File No. 819.74/58.

Minister Price to the Secretary of State.

No. 253.]

Sir: Supplementing my telegram of July 25, 1914, * * * I have the honor to report that Sr. Lefevre a few days ago stated that Panama would agree to whatever we might demand in this matter * * * and promised to give me a formal note to this effect. This note came this afternoon and a copy of it and its translation are herewith enclosed. The note, however, is quite different from what I was led to expect. * * *

I have [etc.]

Wm. Jennings Price

The Minister for Foreign Affairs to Minister Price.

Mr. Minister: In order to comply with the wishes of your excellency, I now have the honor to confirm the matters brought to your excellency’s attention during the cordial interview which took place yesterday in my office.

When I had the honor to discuss with his excellency the Secretary of War, Mr. Garrison, the installation of wireless stations in the territory of the Republic, I suggested the propriety of coming to an agreement respecting the exchange of service between the stations of the Canal Zone and those later to be established by Panama.

My Government, in view of the military necessities of the defense of the Canal and the wishes expressed by your excellency and his distinguished predecessor, has resolved not only to forbid the erection of private wireless stations but also to abstain from establishing the indispensable Government stations until such a time as an arrangement may be made satisfying the needs of both Governments.

As your excellency is aware, the Atlantic coast of the Isthmus is uninhabited for nearly its entire extent, and it is only between Portobello and Colon and in the neighborhood of Bocas del Toro that small settlements are to be found. These extraordinarily fertile regions, rich in mineral resources, are shunned by the white race on account of their fear of the semi-civilized Indians who are today the proprietors in control of this country.

The present administration, anxious to civilize the Indians and to open these fine lands to civilization, has obtained from the Indian chieftains consent to the presence of a few missionaries and even the introduction of elementary education. Certain chiefs have offered their support to the reclaiming efforts the Government proposes to inaugurate at the entrance of the Gulf of San Bias in the form of an agricultural colony under the protection of a military police, which will serve as a nucleus for others that will doubtless be established later.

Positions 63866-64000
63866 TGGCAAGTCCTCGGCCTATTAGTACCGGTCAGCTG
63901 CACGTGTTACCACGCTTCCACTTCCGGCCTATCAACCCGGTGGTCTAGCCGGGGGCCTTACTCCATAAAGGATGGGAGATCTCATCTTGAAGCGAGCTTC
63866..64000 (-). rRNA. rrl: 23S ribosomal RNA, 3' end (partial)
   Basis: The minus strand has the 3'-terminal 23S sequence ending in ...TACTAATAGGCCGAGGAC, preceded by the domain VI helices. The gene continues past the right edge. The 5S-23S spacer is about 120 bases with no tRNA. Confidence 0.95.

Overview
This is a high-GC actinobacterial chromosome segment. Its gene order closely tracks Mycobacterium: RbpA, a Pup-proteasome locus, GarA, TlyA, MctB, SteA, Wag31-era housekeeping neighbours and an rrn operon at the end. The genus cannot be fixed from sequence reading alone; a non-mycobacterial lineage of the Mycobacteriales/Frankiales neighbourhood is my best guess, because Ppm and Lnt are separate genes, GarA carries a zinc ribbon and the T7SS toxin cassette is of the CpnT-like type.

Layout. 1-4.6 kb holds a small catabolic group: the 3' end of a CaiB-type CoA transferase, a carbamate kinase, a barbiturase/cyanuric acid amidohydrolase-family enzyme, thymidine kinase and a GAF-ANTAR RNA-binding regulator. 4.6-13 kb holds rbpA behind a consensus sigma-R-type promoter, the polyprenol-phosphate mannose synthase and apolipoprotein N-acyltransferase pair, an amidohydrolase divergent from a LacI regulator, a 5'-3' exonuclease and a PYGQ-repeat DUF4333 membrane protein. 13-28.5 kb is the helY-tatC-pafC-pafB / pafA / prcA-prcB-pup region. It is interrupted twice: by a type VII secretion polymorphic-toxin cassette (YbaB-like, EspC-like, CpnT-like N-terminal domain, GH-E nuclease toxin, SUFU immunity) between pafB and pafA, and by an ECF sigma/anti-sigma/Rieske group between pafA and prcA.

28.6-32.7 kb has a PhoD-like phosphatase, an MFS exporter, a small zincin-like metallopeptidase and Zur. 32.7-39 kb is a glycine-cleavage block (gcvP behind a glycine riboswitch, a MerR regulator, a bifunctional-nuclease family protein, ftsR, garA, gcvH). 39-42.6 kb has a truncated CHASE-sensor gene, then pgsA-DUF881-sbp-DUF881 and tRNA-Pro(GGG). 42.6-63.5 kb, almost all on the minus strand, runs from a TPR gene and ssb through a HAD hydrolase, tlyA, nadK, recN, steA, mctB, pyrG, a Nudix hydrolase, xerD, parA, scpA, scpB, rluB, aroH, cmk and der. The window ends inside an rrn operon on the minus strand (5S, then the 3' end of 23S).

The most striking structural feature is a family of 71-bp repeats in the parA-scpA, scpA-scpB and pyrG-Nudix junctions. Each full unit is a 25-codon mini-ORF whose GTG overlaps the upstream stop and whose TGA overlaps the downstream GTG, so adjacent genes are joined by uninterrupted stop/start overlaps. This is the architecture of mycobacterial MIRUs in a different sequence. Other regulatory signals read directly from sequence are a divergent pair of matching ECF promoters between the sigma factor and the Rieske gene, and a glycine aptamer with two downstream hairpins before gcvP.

But in order that the support and protection of the Government may be effective and in order to protect from an Indian massacre the troops and colonists [Page 1048] who are to bring life to this region, it is indispensable that the means of communication with Golon should be rapid; and this can be brought about only by means of radiotelegraphy. The same conditions exist at Puerto Obaldia on the Colombian frontier, in which place the colony already established is facing failure on account of difficulties of communication with the capital.

These vast regions, unprotected by the Government, are also infested by foreign smugglers who defraud the nation of its customs dues, and often offer a serious menace to the public health on account of their violation of the quarantine laws, because of the fact that it is difficult for the Panaman authorities to exercise control. For this purpose it would be necessary to employ armed forces of considerable strength, which in the present conditions would be a great burden on the Treasury.

On the Pacific side, or Darien, there exists a very rich section, also isolated from the rest of the Republic. Here are prosperous settlements and the celebrated gold mines of Darien. At present this country has no telegraphic communication with the capital, and between it and this city lies a great expanse of almost impenetrable forest. The only economical way of establishing communication is by means of wireless.

It will be seen that the needs of the Republic for a wireless system are not for maritime communication, but rather for land communication; and as the distances separating the projected stations are relatively short, the cost of installation will be small.

The plan recommended by the commission which studied the project is that of installing as many as six stations, those of San Bias, Puerto Obaldia and Darien being urgently needed.

The cost of these should not exceed $20,000 each, and my Government sees no objection to the work being carried out by the United States at the expense of (“por cuenta de”) Panama, whose Government is disposed to administer and maintain them at its cost, adopting for this administration the same rules as those governing the stations of the Zone.

I would ask your excellency to present to the consideration of the Secretary of State the urgent necessity which confronts my Government of establishing radiotelegraphic offices in certain points of the Republic in order to introduce into one of the richest sections the benefits of justice, education, religion and progress.

I thank you [etc.]

E. T. Lefevre